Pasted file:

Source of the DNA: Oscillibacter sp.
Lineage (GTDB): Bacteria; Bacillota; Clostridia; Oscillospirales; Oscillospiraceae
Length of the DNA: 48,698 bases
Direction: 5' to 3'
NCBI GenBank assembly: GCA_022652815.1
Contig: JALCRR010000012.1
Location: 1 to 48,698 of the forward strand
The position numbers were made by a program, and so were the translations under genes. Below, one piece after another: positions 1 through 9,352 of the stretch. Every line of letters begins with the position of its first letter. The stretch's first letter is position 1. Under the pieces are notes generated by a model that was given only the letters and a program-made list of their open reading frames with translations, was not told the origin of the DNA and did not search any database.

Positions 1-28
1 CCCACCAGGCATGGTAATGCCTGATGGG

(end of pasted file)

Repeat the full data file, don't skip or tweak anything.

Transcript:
Source of the DNA: Oscillibacter sp.
Lineage (GTDB): Bacteria; Bacillota; Clostridia; Oscillospirales; Oscillospiraceae
Length of the DNA: 48,698 bases
Direction: 5' to 3'
NCBI GenBank assembly: GCA_022652815.1
Contig: JALCRR010000012.1
Location: 1 to 48,698 of the forward strand
The position numbers were made by a program, and so were the translations under genes. Below, one piece after another: positions 1 through 9,352 of the stretch. Every line of letters begins with the position of its first letter. The stretch's first letter is position 1. Under the pieces are notes generated by a model that was given only the letters and a program-made list of their open reading frames with translations, was not told the origin of the DNA and did not search any database.

Positions 1-28
1 CCCACCAGGCATGGTAATGCCTGATGGG